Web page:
In Conversation with Kizanne James

Let us introduce you to Kizanne James. Kizanne is a physician from Trinidad & Tobago working on reproductive health and rights.

In this conversation with Girls’ Globe, Kizanne speaks about the challenges she has faced as a woman – and especially as a black woman – working in the field of sexual and reproductive health and rights in the Caribbean.

“We were taught that if you had sex or you had a boy touch you, it’s like a tomato – the more that a boy touches you the less valuable you would be. And that’s not the same narrative for boys.”

Kizanne explains that it’s being grounded in her values that helps her to handle difficult circumstances. In the face of negativity or even hateful abuse from those who disagree with her, knowing her work and advocacy empowers women and girls to make decisions about their own lives keeps her motivated.

“Regardless of what I may be feeling, or the negative voices or concerns people may have…I feel like I’m on the right side.”

This video was made possible through a generous grant from SayItForward.org to support women’s advocacy messages.

If you liked this post, we think you’ll love our conversations with KingaWinfredScarlettNatasha & Tasneem, too!

Women in Rural Zimbabwe are Being Left Behind

Being a young woman living in a rural or remote community can be very daunting. You have to fight tirelessly to loosen yourself from the grip of sociocultural stigmatization to have any sense of autonomy over your sexuality.

The situation is worsened by the absence of easy access to modern family planning methods. The problem lies in the fact that when coming up with sexual and reproductive interventions for women and adolescents, our governments still rely on ‘a one size fits all’ approach.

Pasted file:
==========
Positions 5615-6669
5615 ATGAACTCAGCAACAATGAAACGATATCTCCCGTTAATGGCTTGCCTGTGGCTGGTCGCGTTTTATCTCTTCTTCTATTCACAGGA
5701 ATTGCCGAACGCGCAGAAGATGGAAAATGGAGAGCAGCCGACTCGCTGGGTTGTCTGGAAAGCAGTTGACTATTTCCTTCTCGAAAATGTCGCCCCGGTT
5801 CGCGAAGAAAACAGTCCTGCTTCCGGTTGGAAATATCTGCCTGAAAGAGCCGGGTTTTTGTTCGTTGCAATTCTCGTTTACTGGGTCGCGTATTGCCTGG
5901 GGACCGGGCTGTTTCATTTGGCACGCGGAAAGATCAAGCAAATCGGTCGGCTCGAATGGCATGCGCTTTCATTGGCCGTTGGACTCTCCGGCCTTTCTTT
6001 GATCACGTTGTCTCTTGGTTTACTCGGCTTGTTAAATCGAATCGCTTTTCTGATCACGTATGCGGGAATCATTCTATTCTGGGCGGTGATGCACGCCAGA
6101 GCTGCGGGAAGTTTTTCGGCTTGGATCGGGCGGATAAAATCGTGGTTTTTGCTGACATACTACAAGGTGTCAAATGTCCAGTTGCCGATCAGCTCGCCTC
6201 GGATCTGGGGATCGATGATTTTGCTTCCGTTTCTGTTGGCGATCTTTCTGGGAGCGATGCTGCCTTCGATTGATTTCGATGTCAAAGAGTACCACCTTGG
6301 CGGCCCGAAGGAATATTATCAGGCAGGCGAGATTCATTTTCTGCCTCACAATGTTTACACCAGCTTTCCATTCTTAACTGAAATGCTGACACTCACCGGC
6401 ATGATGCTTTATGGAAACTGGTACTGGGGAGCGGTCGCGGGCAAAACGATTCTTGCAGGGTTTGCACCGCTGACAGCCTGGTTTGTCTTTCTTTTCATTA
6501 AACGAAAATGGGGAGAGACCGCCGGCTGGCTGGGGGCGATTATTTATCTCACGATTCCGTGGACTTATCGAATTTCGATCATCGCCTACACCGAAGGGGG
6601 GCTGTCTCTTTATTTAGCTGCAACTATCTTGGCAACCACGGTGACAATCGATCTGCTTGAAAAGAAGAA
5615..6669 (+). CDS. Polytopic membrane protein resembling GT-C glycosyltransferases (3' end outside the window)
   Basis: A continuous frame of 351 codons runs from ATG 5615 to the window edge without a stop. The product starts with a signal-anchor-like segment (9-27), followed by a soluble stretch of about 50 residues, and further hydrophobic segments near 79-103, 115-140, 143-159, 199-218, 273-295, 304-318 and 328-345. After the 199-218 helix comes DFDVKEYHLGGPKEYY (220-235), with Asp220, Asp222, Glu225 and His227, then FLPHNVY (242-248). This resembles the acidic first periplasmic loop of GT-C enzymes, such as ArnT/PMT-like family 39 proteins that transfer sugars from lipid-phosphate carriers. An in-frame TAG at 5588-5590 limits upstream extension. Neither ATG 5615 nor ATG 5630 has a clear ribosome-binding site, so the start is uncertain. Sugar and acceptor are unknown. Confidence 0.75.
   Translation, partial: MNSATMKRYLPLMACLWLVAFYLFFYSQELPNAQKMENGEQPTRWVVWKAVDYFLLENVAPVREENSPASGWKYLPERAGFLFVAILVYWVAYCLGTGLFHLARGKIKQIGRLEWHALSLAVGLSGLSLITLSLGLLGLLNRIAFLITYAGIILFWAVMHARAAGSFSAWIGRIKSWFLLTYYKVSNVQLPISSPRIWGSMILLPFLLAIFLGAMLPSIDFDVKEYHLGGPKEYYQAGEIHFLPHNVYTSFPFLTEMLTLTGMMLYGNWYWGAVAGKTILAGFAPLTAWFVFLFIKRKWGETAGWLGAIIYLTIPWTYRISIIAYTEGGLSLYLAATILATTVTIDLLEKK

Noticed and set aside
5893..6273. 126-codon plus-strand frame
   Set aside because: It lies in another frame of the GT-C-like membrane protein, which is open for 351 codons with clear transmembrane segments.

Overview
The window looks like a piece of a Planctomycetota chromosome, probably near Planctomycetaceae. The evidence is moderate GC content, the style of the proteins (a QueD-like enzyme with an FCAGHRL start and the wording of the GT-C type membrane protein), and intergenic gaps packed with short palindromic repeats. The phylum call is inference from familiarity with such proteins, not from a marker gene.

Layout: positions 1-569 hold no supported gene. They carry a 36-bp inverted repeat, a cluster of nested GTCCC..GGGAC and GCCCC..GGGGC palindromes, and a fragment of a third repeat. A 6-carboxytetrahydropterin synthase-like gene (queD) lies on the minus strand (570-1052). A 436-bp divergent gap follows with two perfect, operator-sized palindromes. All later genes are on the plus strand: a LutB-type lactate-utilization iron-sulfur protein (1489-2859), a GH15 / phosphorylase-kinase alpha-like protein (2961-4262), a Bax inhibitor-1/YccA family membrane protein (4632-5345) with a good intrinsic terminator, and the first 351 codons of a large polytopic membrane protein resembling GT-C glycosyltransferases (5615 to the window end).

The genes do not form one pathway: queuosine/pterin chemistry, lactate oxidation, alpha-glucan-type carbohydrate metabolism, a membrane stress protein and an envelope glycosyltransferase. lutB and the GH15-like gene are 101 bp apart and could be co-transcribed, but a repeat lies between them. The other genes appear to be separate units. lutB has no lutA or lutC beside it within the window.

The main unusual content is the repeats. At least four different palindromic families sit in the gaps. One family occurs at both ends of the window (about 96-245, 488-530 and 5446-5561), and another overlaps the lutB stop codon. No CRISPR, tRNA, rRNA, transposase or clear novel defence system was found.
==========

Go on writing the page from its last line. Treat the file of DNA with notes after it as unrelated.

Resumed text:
But women in rural areas have different lifestyles and challenges than women living in urban communities.

When it comes to sexual and reproductive health, one size fits all really makes no sense. One size fits all isn’t good enough.

In Zimbabwe, the fact that young women and adolescents in rural and remote communities are still struggling to access modern family planning methods – or even comprehensive sex education – is overlooked. These issues are still regarded as taboo, and in my community you can’t talk openly about them.

It’s a different scenario for women and adolescents in urban communities within Zimbabwe. In urban areas, it’s possible to access both information and services through youth friendly centres, Non Governmental Organisations and other diverse forums.

I believe that women can only enjoy their sexual and reproductive health and rights if they have access to relevant services and supplies – including access to contraceptives and accurate information on how to use them – regardless of geographical area or socioeconomic status.

The government of Zimbabwe is committed to ensuring improved availability of and access to quality integrated family planning services for all women irrespective of age, marital status and their geographical location by the year 2020.

A sizeable number of interventions have been made. For example, we now have an ambassador for Family Planning to advocate for family planning. This is a great initiative, but in rural areas this ambassador is not visible, and so issues are misrepresented! This type of intervention is relative – it primarily benefits the adolescents and young women in urban areas the brand ambassador is engaging with – which makes it an unfit approach for women collectively.